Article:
Amsterdam University of Applied Sciences

Robot makes desk for Johan Cruijf ArenA from residual wood

Students and researchers of the AUAS Robot Studio are developing a sustainable hospitality desk for Johan Cruijf ArenA

4 Feb 2021 15:55 | Centre for Applied Research Technology

"Soon we will ask robots to produce objects from residual wood according to our design choices" says Marta Malé-Alemany, leader of the Robot Studio and head lecturer in digital production at Amsterdam University of Applied Sciences (AUAS). Together with her multidisciplinary team (of architects, engineers, technological experts) and their project partners, the AUAS Digital Production Research Group (DPRG) explored how robots can help process waste wood into new objects. The result just rolls off the workbench: a hospitality desk at the Johan Cruijff ArenA. "This is the trigger to pursue large-scale and automated processing of residual wood. A new horizon for circularity”, according to Marta Malé-Alemany.

Residual wood is a complex material flow, because it is a varied collection of leftover pieces of wood; large, small, light, dark, and quite distinct fiber patterns. Existing techniques are not suitable for processing this material because of its lack of standard properties. So, it comes down to manual work which is always (too) expensive. Consequently, the material is treated as waste. “A shame, because it still is valuable wood”, says Malé-Alemany.

'Conversation piece'

Every reason for the DPRG to investigate the processing of residual wood using computational design and robotic production at the AUAS Robot Studio. The first experiment was a lounge chair, made from wood collected at waste separation stations. 'A conversation piece' Malé-Alemany calls it. “You need showcases like this to inspire stakeholders and take the research further.” This became clear when Frank de Leeuw, sustainability coordinator at the Johan Cruijff ArenA, visited AUAS: “We were at the Robot Studio touching and smelling the scent of residual hardwood and thought it was such a shame to burn this beautiful material. The lounge chair showed us the potential of digital production for a circular interior in the stadium."

Hospitality desk at the Skyclub and House of Legends

Together with the DPRG, De Leeuw and its regular suppliers (designers and contractors) decided to create a desk for the new Level 6 Skyclub and House of Legends in the stadium. Antoine Pruyn, team leader at Heineken Interior Design: "We design on paper and wanted to know more about this technology. We see the value of the material and would like to encourage reuse among our customers." For interior constructor Nijboer, it was a great opportunity to work with high-end hardwood at an affordable cost. Lumber yard Amsterdamsche Fijnhout supplied the material for the desk; leftover pieces of uncontaminated high quality wood that remain after cutting larger planks, which are now chopped to burn, thus disappearing in the fireplace.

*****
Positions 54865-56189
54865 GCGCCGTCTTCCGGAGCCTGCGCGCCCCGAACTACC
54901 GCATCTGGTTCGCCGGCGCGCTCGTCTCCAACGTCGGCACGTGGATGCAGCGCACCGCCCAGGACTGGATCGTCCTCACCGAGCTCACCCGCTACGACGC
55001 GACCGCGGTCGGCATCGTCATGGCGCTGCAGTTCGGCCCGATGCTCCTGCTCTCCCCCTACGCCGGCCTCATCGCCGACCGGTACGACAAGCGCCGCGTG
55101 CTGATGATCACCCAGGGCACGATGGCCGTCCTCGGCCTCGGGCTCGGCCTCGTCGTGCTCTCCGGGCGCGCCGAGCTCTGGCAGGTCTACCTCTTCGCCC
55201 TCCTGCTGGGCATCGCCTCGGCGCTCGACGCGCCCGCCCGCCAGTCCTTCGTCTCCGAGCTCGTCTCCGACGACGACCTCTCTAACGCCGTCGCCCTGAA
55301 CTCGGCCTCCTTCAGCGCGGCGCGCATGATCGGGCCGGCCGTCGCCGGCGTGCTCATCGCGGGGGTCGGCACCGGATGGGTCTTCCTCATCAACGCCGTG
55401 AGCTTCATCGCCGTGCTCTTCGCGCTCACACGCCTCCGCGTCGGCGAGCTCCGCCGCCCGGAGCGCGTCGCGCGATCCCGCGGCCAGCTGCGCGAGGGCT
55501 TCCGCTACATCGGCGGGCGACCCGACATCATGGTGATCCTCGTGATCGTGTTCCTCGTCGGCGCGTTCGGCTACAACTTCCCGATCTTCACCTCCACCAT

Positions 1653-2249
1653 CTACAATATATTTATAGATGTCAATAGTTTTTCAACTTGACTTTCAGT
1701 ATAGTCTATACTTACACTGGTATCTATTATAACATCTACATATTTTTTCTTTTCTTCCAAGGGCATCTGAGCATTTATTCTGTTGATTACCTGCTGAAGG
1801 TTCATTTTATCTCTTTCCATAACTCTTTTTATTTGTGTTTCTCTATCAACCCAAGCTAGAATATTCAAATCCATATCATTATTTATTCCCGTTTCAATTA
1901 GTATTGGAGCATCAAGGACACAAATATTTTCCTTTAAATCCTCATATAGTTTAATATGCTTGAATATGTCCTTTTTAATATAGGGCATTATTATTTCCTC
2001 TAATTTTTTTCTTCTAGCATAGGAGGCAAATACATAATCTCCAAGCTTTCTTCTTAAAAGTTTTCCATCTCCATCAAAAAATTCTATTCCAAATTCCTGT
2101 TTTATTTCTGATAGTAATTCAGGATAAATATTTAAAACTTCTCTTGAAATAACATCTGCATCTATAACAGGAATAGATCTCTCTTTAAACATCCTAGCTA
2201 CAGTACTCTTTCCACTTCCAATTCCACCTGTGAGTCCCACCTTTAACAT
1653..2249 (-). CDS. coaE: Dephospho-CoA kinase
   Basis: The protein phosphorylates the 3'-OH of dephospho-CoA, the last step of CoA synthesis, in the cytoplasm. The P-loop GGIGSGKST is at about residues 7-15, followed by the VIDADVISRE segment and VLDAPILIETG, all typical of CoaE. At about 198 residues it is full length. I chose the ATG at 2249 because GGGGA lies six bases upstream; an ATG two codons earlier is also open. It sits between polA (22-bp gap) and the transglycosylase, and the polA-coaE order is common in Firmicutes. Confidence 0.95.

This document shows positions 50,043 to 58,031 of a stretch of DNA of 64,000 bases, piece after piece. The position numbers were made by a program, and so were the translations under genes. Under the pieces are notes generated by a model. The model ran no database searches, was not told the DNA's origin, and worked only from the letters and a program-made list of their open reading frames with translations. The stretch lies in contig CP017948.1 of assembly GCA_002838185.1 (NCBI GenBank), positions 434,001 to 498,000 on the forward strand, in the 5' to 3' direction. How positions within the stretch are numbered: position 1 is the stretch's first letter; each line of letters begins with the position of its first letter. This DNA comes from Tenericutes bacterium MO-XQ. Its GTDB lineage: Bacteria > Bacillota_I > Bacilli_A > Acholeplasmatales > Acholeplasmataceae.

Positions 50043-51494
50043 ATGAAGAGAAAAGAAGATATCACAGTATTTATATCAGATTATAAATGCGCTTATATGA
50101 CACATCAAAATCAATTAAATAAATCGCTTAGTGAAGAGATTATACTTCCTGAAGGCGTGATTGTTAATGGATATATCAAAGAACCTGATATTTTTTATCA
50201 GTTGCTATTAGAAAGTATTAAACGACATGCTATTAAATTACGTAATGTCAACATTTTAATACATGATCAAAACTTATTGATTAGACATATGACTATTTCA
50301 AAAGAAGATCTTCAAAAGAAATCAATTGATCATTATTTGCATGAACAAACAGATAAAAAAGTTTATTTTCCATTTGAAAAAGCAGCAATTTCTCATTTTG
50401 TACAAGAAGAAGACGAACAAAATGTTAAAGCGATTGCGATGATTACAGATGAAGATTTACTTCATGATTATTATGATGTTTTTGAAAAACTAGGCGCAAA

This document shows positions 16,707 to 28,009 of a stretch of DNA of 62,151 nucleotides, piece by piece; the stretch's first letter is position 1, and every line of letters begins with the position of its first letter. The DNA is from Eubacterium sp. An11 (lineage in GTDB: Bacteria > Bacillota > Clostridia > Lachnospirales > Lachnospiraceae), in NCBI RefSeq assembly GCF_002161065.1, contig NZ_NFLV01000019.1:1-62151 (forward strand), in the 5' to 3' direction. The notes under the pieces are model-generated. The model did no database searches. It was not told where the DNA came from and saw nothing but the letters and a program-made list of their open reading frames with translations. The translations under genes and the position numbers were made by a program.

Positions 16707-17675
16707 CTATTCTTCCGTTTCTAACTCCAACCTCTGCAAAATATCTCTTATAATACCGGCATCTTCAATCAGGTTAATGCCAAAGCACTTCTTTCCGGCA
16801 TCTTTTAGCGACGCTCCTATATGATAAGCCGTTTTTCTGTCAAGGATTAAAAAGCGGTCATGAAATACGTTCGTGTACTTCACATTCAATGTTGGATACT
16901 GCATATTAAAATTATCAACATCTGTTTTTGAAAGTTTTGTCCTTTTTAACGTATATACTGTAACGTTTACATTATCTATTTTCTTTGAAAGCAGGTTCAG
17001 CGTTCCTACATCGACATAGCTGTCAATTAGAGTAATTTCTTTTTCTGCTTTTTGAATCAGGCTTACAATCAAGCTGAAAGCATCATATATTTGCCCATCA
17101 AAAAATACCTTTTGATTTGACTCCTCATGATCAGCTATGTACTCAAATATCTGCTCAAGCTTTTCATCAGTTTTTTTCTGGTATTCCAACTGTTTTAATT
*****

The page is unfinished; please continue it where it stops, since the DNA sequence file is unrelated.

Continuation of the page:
Robots

This commission was a perfect opportunity for AUAS to continue its research into digital production. "The technologies we integrated and developed to produce this desk are critical to make large-scale and automated processing of residual wood feasible and affordable", says Malé-Alemany proudly. "The innovative thing about our approach is that we integrate technologies like 3D Scanning and CNC (computer-controlled) milling in a continuous workflow, using our robots. While CNC milling is mostly used to process flat surfaces, robots can apply this technique on all sides of a non-standard wood piece, using their freedom of movement to create any shape we want."

Material as a starting point

Malé-Alemany: "Waste material is here leading a new design process, in contrast to traditional design processes. Normally a design is finalized before examining its required material. Here, the robot starts by 3D scanning the characteristics of the available residual wood, sorts and imports them as data in a 3D model. Parametric design can use this database to create unique (design) objects, aligned with the wood dimensions and characteristics. For example, for the desk the wood was sorted by size and color, creating a very special desk structure and color gradient. A process that would be too intensive and expensive by hand."

Multiple value creation

The JC ArenA desk is a proof that the use of robots for material reuse is a key and unexplored potential for circularity. Moreover, the project partners are satisfied with the result and would like to further implement the developed technology.

Malé-Alemany sees it as the beginning of a journey of discovery: "In the future designers will determine impact goals, rather than the shape of a specific object. We will have design algorithms and robots to generate and produce designs based on existing materials. We will only select and adjust our objectives (for example: use less wood), and easily create sustainable objects to support circularity."

Robot Studio

The reception desk is digitally designed and robotically produced @ Robot Studio – Amsterdam University of Applied Sciences, with waste wood from Amsterdamsche Fijnhout, and the support of Johan Cruijff ArenA, Heineken Interieur Design and Nijboer interieur.

AUAS & Week of the Circular Economy

How do we accelerate the circular transition? As part of the Week of the Circular Economy , the Digital Production Research Group and lectorate Circular Design and Business of the Centre of Expertise Urban Technology and the Faculty of Technology are all about a different view of production and consumption. Every day, AUAS highlights researches, masterclasses and student projects that boost the transition to circular cities.